Area guides



The ancient capital of our beloved county

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25 mins to Wroxham
43 mins to Dereham
51 mins to Cromer
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This ancient city has been home to writers, radicals and fiercely independent spirits for over a thousand years, and today continues in its legacy as an enclave of culture and creativity. It’s perfectly preserved medieval streets are home to a thriving community of small businesses, a vibrant food scene and an established arts culture. It is also a gateway to a county that continues to inspire people with its unspoilt landscapes, open spaces and big skies.


Named as one of the best places to live in 2021, Norwich lies approximately 20 miles from the coast at the confluence of the River Yare and the River Wensum, the latter still bending its way through the heart of the city. In the 11th Century, Norwich was the second largest city in the country, and today is still the UK’s most complete medieval city. Strolling through the historic cobbled streets of Elm Hill, whatever the season, the Tudor architecture retains its character and beauty. Laced with merchant’s houses, thatching, individual homes, speciality shops and small cafes, you’ll be led toward the 1,000-year-old Norwich Cathedral.

The outdoor market in the centre of the city champions local makers and brings locally grown produce direct from farm to table. Surrounding the market are series of cobbled streets known as ‘the Lanes’ that are home to a plethora of independent businesses, and the city is also home to historic traders like shoemakers Bowhill and Elliott, or Jarrolds, whose family- run department store has been trading since 1770.

To the north of the city the University of East Anglia is a remarkable example of brutalist architecture, a striking juxtaposition of the natural and built environment designed by Sir Denys Lasdun. The campus is also home to the Sainsbury centre, a permanent collection of modern and ethnographic art, gifted by the Sainsbury family and housed in Norman Foster’s first public building. The presence of the University, as well as the celebrated Norwich University of the Arts, play a huge part in the cultural and creative life of the city, as does the Norfolk and Norwich Festival, who each year brings a host of international artists and performers to the venues and streets of the city.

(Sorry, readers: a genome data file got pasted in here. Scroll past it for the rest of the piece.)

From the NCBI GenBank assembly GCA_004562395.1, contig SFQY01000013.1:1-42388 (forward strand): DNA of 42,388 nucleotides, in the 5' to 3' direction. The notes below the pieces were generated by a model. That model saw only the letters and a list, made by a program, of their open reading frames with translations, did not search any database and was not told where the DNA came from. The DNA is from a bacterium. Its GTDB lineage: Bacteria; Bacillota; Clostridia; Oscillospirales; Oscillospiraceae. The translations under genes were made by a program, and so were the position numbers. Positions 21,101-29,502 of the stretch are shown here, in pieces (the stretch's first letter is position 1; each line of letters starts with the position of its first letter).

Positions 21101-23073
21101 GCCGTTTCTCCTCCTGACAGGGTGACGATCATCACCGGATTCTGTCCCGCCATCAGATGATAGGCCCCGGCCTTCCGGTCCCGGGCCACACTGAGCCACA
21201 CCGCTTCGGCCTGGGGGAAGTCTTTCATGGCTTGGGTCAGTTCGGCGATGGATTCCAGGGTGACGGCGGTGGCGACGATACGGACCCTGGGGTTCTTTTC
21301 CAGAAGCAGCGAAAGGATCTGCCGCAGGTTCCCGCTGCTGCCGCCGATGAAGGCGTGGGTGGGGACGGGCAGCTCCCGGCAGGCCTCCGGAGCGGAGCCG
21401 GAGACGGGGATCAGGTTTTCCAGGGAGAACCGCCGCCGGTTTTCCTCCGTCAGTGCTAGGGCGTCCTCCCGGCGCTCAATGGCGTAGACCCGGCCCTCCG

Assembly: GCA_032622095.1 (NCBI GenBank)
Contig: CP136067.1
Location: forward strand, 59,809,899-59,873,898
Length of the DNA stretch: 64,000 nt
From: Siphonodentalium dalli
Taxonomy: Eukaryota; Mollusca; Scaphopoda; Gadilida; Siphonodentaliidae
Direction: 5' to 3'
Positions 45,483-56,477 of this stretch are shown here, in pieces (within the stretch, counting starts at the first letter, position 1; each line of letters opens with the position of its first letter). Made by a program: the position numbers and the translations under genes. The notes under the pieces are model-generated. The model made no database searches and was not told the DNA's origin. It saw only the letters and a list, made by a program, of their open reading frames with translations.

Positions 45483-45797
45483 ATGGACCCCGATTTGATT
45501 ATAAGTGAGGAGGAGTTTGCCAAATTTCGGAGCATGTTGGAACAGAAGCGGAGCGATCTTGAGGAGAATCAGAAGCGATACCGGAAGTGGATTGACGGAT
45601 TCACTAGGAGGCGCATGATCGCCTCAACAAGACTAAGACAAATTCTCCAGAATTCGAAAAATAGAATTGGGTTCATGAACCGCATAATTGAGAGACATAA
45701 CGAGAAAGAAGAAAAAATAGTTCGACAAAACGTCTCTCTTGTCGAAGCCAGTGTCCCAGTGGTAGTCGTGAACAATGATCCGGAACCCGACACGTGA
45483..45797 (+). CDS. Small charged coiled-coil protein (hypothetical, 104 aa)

Property types in Norwich are incredibly diverse, from city-centre Victorian properties, converted mills and barns, townhouses and luxury new-builds. Central to the city, Newmarket Road is noted for it’s selection of grand houses, and the ‘Golden Triangle’ neighbourhood is a favourite with families. There are also an array of beautiful rural villages within a short drive, notably Stoke Holy Cross to the south, Surlingham to the east, or Bawburgh to the west, where larger rural properties and small estates are often brought to market.

Norwich itself is the only city in the country to fall within a national park, the Broads, and several city boatyards house sailing craft to make the most of the water that spreads across the county. Beyond the city lies the tranquillity and seclusion of Norfolk’s wetland reserves, ancient woodlands and unspoilt coastline. The county boasts 83 miles of coast, spanning seaside towns and windswept beaches. Further south lies Britain’s largest pine forest in Thetford, a small wilderness close to home.

And when the bright lights do call, trains to Liverpool Street take just 90 minutes, and the city’s airport flies to a number of UK destinations, as well as direct to Amsterdam.

Whether they were born here or discovered it later in life, Norwich residents are evangelists for the city, it’s community and its way of life.

This is a city that reveals itself the longer you stay - a city to fall in love with - a city to be a part of.